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Time to get serious about reuniting families

Hundreds of children marched with their parents at the #FamiliesBelongTogether protests on June 30, 2017. Entire families, especially children, were at the forefront of the movement to advocate for the rights of the immigrant children that were separated from their parents when seeking asylum at the US-Mexico border under the "zero-tolerance" policy established by the Trump administration. Parents and children demand the reunification of the immigrant families and the humane treatment of the families in detention.

U.S. Attorney General Jeff Sessions recently suggested that those who oppose this administration’s practice of separating immigrant children from their parents are part of a “lunatic fringe” who live in “gated communities” (“Trump is making inroads in reducing legal immigration,” July 2).

On the contrary, Mr. Sessions. Many of us who oppose the current practice are professionals who specialize in helping children in crisis. On behalf of the children reportedly being held throughout Maryland, Baltimore Child Abuse Center, one of the nation’s oldest child advocacy centers, stands with the American Academy of Pediatrics, the Maryland Chapter of the AAP, the Johns Hopkins University’s Bloomberg School of Public Health and the National Children’s Alliance in opposition to the Trump administration’s family separation policy on public health and child welfare grounds.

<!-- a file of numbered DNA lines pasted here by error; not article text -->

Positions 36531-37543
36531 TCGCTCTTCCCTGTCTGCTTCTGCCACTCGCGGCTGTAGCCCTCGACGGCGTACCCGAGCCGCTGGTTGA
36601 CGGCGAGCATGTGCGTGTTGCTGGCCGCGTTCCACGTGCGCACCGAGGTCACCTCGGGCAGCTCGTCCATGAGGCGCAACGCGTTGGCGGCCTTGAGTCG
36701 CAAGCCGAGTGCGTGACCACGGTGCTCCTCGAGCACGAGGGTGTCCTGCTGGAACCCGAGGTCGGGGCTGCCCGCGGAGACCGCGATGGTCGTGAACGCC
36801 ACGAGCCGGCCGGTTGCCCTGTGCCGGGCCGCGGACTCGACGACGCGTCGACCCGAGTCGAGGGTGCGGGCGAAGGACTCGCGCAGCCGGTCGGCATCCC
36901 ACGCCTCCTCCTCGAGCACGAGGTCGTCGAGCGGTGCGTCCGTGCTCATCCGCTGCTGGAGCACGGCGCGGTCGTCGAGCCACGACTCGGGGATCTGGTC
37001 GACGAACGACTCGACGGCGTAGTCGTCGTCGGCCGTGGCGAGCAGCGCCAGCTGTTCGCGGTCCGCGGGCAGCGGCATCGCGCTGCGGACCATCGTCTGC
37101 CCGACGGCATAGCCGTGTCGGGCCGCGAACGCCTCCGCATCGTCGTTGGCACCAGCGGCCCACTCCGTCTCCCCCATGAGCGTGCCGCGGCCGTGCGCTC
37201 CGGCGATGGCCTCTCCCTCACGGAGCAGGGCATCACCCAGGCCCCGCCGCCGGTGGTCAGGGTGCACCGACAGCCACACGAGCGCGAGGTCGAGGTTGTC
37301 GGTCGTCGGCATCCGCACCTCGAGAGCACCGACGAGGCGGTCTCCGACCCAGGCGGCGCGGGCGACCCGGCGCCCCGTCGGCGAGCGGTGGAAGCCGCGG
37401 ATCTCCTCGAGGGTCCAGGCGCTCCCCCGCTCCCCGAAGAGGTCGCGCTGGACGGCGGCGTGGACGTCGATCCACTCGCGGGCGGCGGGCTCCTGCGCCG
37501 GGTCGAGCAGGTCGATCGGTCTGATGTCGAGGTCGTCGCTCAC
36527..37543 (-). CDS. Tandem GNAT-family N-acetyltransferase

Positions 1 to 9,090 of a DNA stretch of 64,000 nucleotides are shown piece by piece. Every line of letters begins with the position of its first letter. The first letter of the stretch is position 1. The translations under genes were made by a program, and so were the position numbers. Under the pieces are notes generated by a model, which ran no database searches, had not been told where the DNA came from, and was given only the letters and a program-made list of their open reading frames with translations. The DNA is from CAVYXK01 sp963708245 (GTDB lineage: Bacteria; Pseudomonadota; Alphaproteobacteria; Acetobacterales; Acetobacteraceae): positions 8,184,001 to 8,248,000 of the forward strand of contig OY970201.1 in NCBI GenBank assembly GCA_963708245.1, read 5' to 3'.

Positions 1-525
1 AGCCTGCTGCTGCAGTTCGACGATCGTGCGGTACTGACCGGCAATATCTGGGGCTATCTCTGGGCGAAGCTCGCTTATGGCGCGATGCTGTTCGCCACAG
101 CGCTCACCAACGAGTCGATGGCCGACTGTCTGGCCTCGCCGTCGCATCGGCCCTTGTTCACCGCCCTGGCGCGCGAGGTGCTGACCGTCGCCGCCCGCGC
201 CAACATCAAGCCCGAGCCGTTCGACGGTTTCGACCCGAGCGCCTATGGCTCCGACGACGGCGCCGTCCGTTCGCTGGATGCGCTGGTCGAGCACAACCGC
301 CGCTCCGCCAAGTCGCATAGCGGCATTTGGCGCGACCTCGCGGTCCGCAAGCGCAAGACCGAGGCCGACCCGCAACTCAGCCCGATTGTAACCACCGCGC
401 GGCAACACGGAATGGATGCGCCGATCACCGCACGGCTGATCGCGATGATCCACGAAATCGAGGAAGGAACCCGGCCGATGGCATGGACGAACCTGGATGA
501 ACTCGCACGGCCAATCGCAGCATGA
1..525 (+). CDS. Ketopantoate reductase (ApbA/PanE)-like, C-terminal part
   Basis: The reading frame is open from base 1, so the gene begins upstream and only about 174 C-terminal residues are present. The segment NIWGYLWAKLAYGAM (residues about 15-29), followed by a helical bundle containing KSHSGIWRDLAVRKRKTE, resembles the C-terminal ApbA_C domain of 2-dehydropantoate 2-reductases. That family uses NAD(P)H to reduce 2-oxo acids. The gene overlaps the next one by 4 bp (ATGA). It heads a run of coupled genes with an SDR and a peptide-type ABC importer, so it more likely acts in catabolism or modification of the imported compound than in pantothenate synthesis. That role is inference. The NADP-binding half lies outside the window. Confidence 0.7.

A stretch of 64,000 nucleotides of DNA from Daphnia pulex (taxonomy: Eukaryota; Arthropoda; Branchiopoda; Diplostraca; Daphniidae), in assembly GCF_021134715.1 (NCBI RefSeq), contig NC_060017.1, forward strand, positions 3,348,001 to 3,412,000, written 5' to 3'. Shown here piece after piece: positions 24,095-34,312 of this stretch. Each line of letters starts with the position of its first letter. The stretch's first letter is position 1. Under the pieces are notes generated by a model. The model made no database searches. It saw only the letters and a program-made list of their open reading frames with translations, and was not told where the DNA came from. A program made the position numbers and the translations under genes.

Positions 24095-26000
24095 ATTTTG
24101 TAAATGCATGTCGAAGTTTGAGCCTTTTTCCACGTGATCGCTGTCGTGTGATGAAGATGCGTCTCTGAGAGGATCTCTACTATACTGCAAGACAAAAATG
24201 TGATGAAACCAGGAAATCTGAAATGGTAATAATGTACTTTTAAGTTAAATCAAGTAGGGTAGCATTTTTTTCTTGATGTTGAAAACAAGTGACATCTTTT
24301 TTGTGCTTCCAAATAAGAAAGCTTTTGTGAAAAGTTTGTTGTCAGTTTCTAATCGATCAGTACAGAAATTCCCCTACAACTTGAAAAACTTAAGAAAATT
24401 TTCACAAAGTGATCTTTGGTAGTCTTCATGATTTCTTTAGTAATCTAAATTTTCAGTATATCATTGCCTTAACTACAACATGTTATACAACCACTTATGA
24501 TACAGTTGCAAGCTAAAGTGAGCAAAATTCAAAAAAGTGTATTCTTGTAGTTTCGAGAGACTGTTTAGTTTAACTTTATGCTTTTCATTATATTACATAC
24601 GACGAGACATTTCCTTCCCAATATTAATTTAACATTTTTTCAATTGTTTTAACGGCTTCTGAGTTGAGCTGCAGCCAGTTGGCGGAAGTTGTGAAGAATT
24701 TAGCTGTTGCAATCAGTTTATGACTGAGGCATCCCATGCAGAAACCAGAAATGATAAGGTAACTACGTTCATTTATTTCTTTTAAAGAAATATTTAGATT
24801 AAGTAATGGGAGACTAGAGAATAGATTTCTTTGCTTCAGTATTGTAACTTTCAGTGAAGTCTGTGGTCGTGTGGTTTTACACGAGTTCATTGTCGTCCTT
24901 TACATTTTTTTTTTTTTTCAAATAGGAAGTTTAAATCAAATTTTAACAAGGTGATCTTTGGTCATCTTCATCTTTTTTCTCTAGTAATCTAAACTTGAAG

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“Children who are separated from their parents experience overwhelming fear, anxiety, loss of attachment, and terror,” said National Children’s Alliance executive director Teresa Huizar. “That is greatly exacerbated when the separation is sudden, inexplicable, and neither the child nor parent knows the location of, nor can communicate with, each other. Whatever the intended public policy outcome of such practices, the only sure outcome for children is trauma.”

Groundbreaking research from the U.S. Centers for Disease Control and Prevention and Kaiser Permanente in 1998 showed a strong link between “adverse child experiences” and chronic adult health problems. Citing that research, top officials at the Bloomberg School of Public Health at Johns Hopkins University recently stated that “The harsh treatment of children at the border will affect their health and their lives for many years to come. The trauma to their parents is also devastating, and the lasting consequences to thousands of families will be profound.”

Unlike children who already live here, immigrant children often lack family or community resources they can draw upon and they often have no idea where they, or their parents, are located or will be transferred. The trauma of not knowing is profound. There are also reports that some of the separated, parentless children have experienced physical and sexual abuse along their journey to and within the U.S.

Congress is weighing several measures to address the practice of family detentions. Some of those measures are bipartisan, and we urge our officials to work together to help ensure that children are not torn from their families while awaiting the outcome of their asylum or residency claims.

We know from experience that leaders on both sides of the aisle can often drown out rhetorical nonsense and craft sound policies that help protect those who need it most. We urge members of Congress to do so immediately.

Adam Rosenberg and Joyce Lombardi, Baltimore

The writers are, respectively, executive director and director of government relations and legal services for Baltimore Child Abuse Center.

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